Playwright Neil Simon died at 91. The master of comedy most famous works included Tony Award-winning The Odd Couple, Biloxi Blues and Lost in Yonkers Neil’s. His laugh-filled hits also included Barefoot in the Park and his Brighton Beach trilogy dominated Broadway for decades.
According to Bill Evans, Neil’s longtime friend and spokesperson for the Shubert Organization, Simon died early Sunday of complications from pneumonia. At the time of his death, Neil Simon was surrounded by his family at New York Presbyterian Hospital in Manhattan,
In the second half of the 20th century, Simon was the American theatre’s most successful and prolific playwrights, often chronicling common issues and fears.
Starting in 1961 with “Come Blow Your Horn” and continuing into the next century, he rarely stopped working on a new play or musical. His list of credits is staggering.
The theatre world mourned his death, with actor Josh Gad calling Simon “one of the primary influences on my life and career.” Playwright Kristoffer Diaz said simply: “This hurts.”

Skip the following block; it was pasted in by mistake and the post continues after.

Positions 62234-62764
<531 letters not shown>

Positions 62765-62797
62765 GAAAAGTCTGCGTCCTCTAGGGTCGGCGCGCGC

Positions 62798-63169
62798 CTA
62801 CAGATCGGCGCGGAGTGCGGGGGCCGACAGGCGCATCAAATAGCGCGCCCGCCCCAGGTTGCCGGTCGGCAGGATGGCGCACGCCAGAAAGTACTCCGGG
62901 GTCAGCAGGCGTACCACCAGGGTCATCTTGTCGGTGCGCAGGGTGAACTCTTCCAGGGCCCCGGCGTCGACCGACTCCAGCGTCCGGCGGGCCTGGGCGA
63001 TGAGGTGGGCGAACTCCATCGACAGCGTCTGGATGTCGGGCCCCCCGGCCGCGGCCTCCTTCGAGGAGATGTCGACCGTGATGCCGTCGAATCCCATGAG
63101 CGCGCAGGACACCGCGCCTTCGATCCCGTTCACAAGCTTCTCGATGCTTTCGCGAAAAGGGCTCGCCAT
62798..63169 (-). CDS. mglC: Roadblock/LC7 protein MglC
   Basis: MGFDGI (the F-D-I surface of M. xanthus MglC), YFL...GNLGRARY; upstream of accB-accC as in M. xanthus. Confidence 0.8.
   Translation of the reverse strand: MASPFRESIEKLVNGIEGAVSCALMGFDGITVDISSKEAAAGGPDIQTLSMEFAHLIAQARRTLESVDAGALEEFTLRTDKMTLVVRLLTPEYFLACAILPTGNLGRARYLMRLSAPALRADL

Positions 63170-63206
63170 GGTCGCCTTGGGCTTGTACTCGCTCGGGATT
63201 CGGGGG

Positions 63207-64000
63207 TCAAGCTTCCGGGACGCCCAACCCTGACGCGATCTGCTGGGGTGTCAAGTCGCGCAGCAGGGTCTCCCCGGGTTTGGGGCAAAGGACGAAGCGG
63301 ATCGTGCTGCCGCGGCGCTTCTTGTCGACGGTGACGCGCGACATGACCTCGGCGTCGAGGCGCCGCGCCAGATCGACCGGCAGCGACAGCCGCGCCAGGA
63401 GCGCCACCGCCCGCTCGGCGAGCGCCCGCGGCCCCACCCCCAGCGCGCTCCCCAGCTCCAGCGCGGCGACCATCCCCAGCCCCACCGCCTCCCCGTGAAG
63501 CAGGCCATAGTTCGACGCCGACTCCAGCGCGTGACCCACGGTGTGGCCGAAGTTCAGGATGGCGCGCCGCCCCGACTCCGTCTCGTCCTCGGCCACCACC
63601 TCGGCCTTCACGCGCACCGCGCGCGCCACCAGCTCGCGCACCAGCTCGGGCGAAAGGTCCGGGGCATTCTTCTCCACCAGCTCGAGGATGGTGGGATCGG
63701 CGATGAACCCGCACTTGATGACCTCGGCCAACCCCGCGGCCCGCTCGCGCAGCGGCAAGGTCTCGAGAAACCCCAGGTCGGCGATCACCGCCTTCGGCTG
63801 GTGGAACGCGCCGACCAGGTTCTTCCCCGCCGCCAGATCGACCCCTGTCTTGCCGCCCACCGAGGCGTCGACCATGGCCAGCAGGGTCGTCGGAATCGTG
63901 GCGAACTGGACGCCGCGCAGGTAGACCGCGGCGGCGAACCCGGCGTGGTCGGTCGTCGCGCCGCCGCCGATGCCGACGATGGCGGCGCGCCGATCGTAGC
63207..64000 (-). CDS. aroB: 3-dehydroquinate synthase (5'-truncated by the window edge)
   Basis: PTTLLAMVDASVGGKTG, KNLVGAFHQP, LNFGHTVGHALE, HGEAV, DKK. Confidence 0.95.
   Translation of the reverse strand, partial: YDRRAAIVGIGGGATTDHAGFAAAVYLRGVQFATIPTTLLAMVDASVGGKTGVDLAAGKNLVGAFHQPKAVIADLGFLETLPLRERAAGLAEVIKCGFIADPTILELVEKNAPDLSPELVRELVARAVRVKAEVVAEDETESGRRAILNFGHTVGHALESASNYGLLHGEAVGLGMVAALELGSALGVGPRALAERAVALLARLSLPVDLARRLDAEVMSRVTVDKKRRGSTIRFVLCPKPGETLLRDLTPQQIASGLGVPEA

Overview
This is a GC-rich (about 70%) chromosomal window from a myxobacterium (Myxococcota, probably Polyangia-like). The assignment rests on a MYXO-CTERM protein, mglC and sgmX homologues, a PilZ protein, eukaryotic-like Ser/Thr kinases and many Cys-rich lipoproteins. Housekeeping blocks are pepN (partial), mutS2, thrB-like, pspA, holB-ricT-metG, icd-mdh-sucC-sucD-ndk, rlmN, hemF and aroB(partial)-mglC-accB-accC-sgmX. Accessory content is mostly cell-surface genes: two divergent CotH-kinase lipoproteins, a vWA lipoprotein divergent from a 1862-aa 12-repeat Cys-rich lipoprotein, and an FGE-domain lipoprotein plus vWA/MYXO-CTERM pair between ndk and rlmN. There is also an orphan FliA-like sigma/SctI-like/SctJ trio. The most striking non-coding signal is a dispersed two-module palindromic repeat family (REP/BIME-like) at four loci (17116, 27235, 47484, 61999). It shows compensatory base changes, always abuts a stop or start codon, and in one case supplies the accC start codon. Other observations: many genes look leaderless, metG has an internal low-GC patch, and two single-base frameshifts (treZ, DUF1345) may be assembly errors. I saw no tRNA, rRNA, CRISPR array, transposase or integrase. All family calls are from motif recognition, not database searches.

Playwright Neil Simon died at 91 however, his works live
Simon grew up in New York City during the Great Depression, with his parents’ financial hardships affecting their marriage, giving him a most unhappy and unstable childhood. He often took refuge in movie theaters where he enjoyed watching the early comedians like Charlie Chaplin. After a few years in the Army Air Force Reserve, and after graduating from high school, the playwright Neil Simon began writing comedy scripts for radio and some popular early television shows. Among them were Sid Caesar’s Your Show of Shows from 1950 (where he worked alongside other young writers including Carl Reiner, Mel Brooks, and Selma Diamond), and The Phil Silvers Show, which ran from 1955 to 1959.
He began writing his plays starting with Come Blow Your Horn (1961), which took him three years to complete and ran for 678 performances on Broadway, which was followed by two more successful plays, Barefoot in the Park (1963) and The Odd Couple (1965), for which he won a Tony Award. It made him a national celebrity and “the hottest new playwright on Broadway.” During the 1960s to 1980s, he wrote both original screenplays and stage plays, with some films based on his writings. His style ranged from romantic comedy to farce to more serious dramatic comedy. Overall, he has garnered 17 Tony nominations and won three. During one season, he had four successful plays running on Broadway at the same time, and in 1983 became the only living playwright to have a New York theatre, the Neil Simon Theatre, named in his honor.